Merchandising Operations and the Multiple

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Financial Accounting:
Tools for Business Decision Making, 4th Ed.
Kimmel, Weygandt, Kieso
CHAPTER 12
Prepared by
Ellen L. Sweatt
Georgia Perimeter College
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Chapter 12
STATEMENT OF
CASH FLOWS
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Chapter 12
Statement of Cash Flows
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After studying Chapter 12, you should be
able to:
Indicate the usefulness of the statement of cash flows.
Distinguish among operating, investing, and financing
activities.
Explain the impact of the product life cycle on a
company's cash flows.
Prepare a statement of cash flows using the indirect
method.
Use the statement of cash flows to evaluate a company.
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The Primary Purpose of the
Statement of Cash Flows Is...
 To provide information about:
 cash receipts,
 cash payments, and
 the net change in cash resulting from:
 operating,
 investing, and
 financing activities of a company
during a period.
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Questions the Statement of Cash
Flow Answers
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Why Report the Causes of
Changes in Cash?
Because investors, creditors, and
other interested parties want to
know what is happening to a
company’s most liquid asset,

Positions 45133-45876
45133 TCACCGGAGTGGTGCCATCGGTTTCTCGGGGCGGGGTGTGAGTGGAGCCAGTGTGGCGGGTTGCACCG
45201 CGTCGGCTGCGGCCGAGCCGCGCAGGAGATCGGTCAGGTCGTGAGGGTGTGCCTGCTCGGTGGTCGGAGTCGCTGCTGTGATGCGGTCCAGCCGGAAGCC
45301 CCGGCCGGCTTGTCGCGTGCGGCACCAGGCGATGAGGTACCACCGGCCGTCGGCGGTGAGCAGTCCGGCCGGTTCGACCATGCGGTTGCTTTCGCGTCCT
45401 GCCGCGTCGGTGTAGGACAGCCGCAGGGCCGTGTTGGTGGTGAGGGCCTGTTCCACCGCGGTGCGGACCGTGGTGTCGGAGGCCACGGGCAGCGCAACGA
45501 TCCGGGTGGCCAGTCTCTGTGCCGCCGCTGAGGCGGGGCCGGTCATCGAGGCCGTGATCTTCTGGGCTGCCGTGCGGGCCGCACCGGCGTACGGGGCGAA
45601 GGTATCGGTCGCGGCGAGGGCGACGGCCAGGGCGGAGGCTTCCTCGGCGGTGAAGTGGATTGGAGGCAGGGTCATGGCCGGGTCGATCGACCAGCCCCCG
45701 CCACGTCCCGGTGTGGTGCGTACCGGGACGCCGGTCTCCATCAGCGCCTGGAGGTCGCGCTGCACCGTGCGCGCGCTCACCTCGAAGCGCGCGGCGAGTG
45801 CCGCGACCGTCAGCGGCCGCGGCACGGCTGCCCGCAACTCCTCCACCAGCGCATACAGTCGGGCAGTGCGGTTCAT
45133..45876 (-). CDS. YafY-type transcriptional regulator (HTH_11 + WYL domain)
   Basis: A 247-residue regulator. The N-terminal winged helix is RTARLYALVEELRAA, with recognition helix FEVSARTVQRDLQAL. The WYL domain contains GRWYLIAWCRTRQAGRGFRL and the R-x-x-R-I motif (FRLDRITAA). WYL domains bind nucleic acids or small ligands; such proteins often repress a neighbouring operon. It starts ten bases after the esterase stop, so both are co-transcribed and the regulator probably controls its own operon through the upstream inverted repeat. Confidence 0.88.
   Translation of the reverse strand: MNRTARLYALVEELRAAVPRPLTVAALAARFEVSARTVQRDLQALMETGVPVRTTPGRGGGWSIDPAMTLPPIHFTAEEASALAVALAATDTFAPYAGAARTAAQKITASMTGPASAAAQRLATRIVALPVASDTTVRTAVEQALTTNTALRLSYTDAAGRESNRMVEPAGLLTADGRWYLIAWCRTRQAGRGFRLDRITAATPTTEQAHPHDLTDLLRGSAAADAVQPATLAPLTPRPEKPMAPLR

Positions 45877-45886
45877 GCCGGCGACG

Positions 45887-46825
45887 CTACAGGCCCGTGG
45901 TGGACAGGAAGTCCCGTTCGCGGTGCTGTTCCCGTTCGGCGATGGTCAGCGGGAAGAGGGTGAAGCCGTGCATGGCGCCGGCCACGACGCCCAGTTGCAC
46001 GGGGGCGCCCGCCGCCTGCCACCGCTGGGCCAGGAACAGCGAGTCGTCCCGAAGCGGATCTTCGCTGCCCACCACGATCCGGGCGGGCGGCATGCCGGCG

CASH
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Usefulness of the Statement
of Cash Flow
 The entity’s ability to generate future cash
flows.
 The entity’s ability to pay dividends and
meet obligations.
 The reason for the difference between net
income and net cash provided (used) by
operating activities.
 The cash investing and financing
transactions during the period.
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Operating Activities...
Include:
 The cash effects of transactions that create
revenues and expenses and
 Enter into determination of net income.
Involve Income Statement Items
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Investing Activities...
Include:
 Purchasing and disposing of
investments and productive long-lived
assets using cash and
 Lending money and collecting the
loans.
Involve Investments and
Noncurrrent Asset Items
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Financing Activities...
Include:
 Obtaining cash from issuing debt and
repaying the amounts borrowed and
 Obtaining cash from stockholders,
repurchasing shares, and paying
dividends.
Involve Noncurrent Liability and
Stockholders’ Equity Items
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Types of Cash Flows Operating Activities
 Cash inflows:
 From sale of goods or services
 From return on loans (interest received)
and on equity securities (dividends
received)
 Cash outflows:
 To suppliers for inventory
 To employees for services
 To government for taxes
 To lenders for interest
 To others for expenses
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Types of Cash Flows Investing Activities
 Cash inflows:
 From sale of property, plant, and equipment
 From sale of debt or equity securities of other
entities